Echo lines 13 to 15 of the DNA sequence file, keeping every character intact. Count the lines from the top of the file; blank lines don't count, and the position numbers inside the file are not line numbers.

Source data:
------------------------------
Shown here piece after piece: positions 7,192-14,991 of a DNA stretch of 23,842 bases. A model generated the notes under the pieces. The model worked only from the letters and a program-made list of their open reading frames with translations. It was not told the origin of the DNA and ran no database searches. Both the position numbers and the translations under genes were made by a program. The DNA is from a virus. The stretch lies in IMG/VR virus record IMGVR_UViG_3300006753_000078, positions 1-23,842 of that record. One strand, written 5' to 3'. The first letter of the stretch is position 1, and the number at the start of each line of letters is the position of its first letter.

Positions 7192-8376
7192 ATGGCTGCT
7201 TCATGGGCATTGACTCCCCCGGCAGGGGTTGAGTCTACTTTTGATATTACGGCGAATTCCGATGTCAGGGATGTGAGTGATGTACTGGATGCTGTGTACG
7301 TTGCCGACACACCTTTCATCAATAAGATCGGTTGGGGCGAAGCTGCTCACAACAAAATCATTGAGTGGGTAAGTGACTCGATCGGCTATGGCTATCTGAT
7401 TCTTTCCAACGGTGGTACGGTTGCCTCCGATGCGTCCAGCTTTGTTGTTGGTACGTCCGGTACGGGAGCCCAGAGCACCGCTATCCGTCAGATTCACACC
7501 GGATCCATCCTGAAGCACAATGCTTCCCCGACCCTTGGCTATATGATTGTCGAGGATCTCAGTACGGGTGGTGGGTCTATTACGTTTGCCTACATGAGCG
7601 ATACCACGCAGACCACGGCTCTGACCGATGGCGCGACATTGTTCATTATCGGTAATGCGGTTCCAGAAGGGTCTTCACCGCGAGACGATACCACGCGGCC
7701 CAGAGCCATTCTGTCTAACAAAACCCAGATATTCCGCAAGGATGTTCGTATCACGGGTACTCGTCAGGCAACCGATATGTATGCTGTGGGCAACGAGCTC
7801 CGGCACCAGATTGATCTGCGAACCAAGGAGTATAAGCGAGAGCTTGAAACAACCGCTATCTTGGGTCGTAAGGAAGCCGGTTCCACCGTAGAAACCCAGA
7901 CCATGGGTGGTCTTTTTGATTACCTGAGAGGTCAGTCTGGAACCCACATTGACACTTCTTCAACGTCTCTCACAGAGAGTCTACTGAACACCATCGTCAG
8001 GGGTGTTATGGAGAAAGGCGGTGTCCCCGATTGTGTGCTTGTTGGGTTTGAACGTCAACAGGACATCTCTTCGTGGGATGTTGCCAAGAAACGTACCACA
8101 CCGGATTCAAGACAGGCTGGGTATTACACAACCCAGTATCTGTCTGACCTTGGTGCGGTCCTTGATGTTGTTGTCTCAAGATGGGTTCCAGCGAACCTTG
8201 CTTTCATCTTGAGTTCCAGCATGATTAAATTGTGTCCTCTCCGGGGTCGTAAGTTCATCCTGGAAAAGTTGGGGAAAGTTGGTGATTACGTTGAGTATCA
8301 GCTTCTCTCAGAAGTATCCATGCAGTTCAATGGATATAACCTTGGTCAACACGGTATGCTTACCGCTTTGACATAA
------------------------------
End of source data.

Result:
8101 CCGGATTCAAGACAGGCTGGGTATTACACAACCCAGTATCTGTCTGACCTTGGTGCGGTCCTTGATGTTGTTGTCTCAAGATGGGTTCCAGCGAACCTTG
8201 CTTTCATCTTGAGTTCCAGCATGATTAAATTGTGTCCTCTCCGGGGTCGTAAGTTCATCCTGGAAAAGTTGGGGAAAGTTGGTGATTACGTTGAGTATCA
8301 GCTTCTCTCAGAAGTATCCATGCAGTTCAATGGATATAACCTTGGTCAACACGGTATGCTTACCGCTTTGACATAA